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Image 1 of Kentucky fruit notes, vol. 1, No. 5, December, 1938 to January, 1939

Part of Kentucky Agricultural Experiment Station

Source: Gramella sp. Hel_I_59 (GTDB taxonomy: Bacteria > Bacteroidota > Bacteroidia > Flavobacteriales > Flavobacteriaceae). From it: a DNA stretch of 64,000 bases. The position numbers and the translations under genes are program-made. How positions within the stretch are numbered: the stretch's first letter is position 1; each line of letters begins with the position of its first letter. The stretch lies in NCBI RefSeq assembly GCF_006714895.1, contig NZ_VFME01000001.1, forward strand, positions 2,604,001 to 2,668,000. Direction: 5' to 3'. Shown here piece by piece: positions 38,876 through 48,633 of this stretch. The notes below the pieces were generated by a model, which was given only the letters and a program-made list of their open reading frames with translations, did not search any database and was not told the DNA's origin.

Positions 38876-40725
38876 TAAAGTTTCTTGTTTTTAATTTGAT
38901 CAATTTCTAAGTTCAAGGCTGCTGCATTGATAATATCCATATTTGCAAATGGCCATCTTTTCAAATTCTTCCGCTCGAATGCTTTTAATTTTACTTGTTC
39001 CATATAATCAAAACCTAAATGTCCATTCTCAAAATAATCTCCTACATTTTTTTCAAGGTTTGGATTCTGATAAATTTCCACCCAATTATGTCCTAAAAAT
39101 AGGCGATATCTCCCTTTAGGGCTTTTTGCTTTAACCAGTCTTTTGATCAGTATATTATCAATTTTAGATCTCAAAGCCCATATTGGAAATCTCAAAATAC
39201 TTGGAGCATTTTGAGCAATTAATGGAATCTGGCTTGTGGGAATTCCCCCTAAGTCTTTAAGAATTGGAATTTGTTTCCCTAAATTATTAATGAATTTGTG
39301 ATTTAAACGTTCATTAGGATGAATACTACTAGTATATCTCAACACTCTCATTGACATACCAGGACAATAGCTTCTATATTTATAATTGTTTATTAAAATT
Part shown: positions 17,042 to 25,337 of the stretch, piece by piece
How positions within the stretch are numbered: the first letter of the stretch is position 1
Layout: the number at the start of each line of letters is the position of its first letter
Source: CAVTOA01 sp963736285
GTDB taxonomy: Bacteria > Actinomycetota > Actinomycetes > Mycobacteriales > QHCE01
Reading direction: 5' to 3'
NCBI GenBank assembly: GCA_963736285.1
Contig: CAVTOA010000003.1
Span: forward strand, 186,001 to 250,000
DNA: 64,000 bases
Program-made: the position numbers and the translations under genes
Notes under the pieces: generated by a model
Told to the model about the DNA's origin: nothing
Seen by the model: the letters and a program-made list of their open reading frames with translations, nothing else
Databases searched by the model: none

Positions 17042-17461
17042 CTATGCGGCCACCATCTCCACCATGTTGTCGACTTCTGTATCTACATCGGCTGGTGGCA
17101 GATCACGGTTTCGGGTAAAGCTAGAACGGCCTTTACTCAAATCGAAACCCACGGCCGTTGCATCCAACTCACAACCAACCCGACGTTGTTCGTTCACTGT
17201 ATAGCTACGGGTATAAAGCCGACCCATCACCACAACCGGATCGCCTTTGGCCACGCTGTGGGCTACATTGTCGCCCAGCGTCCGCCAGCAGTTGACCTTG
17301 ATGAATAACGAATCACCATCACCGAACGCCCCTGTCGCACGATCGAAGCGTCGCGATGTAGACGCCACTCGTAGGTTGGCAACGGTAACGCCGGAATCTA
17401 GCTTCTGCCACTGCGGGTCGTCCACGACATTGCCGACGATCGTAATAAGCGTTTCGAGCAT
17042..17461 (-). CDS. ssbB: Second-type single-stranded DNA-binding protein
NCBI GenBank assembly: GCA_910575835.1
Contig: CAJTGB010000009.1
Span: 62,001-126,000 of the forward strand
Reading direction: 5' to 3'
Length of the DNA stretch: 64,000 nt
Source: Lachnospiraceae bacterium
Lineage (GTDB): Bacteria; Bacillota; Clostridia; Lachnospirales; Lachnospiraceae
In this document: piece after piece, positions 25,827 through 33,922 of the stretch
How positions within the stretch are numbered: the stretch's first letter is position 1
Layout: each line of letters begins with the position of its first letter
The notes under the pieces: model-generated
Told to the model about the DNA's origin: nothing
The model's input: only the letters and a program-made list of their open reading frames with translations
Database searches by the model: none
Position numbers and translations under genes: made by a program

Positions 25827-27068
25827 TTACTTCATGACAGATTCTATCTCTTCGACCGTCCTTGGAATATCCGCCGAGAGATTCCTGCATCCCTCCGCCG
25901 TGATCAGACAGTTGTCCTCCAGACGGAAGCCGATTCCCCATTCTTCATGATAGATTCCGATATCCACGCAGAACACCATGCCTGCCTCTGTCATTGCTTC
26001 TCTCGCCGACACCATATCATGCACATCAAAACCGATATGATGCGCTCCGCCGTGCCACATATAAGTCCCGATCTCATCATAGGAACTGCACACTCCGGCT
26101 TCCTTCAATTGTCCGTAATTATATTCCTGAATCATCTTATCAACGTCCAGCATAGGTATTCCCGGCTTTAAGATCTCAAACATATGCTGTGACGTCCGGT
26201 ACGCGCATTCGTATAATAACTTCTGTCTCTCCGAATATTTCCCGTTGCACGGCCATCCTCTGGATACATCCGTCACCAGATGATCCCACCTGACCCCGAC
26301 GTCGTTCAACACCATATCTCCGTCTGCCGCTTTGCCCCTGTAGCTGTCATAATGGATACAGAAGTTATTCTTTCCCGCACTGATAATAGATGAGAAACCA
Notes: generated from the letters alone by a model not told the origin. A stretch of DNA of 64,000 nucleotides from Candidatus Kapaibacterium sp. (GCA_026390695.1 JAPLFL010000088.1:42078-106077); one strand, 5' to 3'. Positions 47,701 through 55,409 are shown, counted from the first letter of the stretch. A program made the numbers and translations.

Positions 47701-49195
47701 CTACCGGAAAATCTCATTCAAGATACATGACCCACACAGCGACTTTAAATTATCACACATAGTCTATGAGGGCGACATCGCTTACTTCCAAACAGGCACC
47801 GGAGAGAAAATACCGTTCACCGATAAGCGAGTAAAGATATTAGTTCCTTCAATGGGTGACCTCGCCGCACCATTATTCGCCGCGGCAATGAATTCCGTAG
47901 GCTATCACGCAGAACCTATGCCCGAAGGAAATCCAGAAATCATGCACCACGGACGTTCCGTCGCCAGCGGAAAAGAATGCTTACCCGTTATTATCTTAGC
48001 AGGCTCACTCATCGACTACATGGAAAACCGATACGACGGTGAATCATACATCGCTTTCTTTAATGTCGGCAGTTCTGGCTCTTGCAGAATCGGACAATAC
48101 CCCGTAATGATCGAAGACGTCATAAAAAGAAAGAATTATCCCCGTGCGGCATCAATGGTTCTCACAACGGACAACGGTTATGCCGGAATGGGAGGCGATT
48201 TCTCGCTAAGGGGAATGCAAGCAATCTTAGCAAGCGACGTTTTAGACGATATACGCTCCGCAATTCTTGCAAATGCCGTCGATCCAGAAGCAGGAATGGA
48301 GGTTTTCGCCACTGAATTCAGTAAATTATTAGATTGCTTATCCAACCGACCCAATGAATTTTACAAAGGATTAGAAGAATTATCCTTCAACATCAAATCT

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4.;, ,, il; i Vol. 1 December, 1938-January, 19%, ‘V No. 5 .n·- &,F,· ,r_ ll}! " ii ·_ any . KENTUCKY FRUIT NOTES., fe, . \ ' · . . W. D. Armstrong, Hortlculturist, Editor 42, A ·'f 'll\' *, ,· _ lie KENTUCKY FRUIT GROWERS of strawberries. This shoufdi prove · TO MEET JANUARY 25-26 to be very valuable to strawl:ugT·ry A AT LEXINGTON growers. Another out-of-stait§`*,»»o visitor will be Professor A. . — X Plan to Attend! Teske, Extension I{o1·ticulturist§2i£/.;, - The Kentucky Horticultural of the state of Virginia. He will {ag? ‘ Society, with the College of Agri- lead in the discussion on apple 4 I culture cooperating, will hold itS and peach production trends in i 83rd annual convention on Jan- his State and 1]g“’(;[· fruit growing nai-y 25 and 26 at Lexington in developments there. His discus- i — connection with the Farm and sions should be of great interest. E Home \\'eek. The meetings are as Virginia is one of the heaviest Z 1 to be held in the Agricultural fruit producing states. Mr. G. C. ,i,_ Experiment Station Building on Oileykiyk of the U_ S_ Department 2 the University of Kentucky of Agricultural Biological Survey i 2 ¤¤* campus; and, being scheduled in rwill also be in attendance and i connection with Farm and Home lead a very important discussion · PM XVOQK, lt Wlll g`l\’(t 'tl1OS0 111 Httlllld- On the (]0]]t]‘O]_ Of mice in the ance an opportunity to come early orchard, The fact that many I . and take advantage of the Well- growers have suffered heavy rounded, educational program to losses from mouse injury in the t be presented at the Farm and past, coupled with Mr. Oderkirk’s 5 Q Home sessions as well as to attend experience and fine work in this I the horticultural discussions. This field should combine to make this _ fact sgould appeal ite a great an outstanding part of the pro- if many ruit growers, or in a ma- am. 2 C jority of the cases they are also gTAt 11:00 A_ M_ Cach day the ·i,. ¤·t¤r<*S¥¤d_ m a“d_ are c€"`I`Y1‘“Sv_0‘t horticultural group will meet with .,1`_ Ether lmcs agmcugtumllitbtlnty the general group at convocation. 141 °$1d$`s hmllclulturé ·_ Y T Hf f€“?t On these two occasions they will “i ~i,._ fombmed “1tl a lm} _alt'{‘Ct“c have the opportunity of hearing ji 0_ lortmultuml Program Sheu QW two men of national reputation in ‘ COl_lI‘3g0 3. lZ1I`g0 Hlld Gl1lZl1llS13SllC agricultllral and u]]i\‘Q[‘$it}' \VOI`k, MV att€Hdanc€· _ On _TVednesday Professor C. L. md Several lwidely known, out-of- Christensen, Dean of the College X ’ state horticultural workers will of Agriculture and Director of the ‘ l ‘ attend the meeting and enter into Experiment Station, University of \ the dicussions. One of these is Wiseoiisin, will talk on coopera- .‘ ‘ Dr. G. W. Darrow who is in charge tive farm organization. Dr. " ` of strawberry work with the U. S. Christensen is a national author- ‘ Department of Agriculture. He ity on cooperatives and has laid to will lead the discussion on the much of the framework of the co- f‘d` latest developments in strawberry operative movement in Wisconsin. it *3- production and the improvement On Thursday, January 26, Mr. 1 BULLETIN OF THE KENTUCKY AGRICULTURAL EXPERIMENT STATION LEXINGTON, KENTUCKY ;¤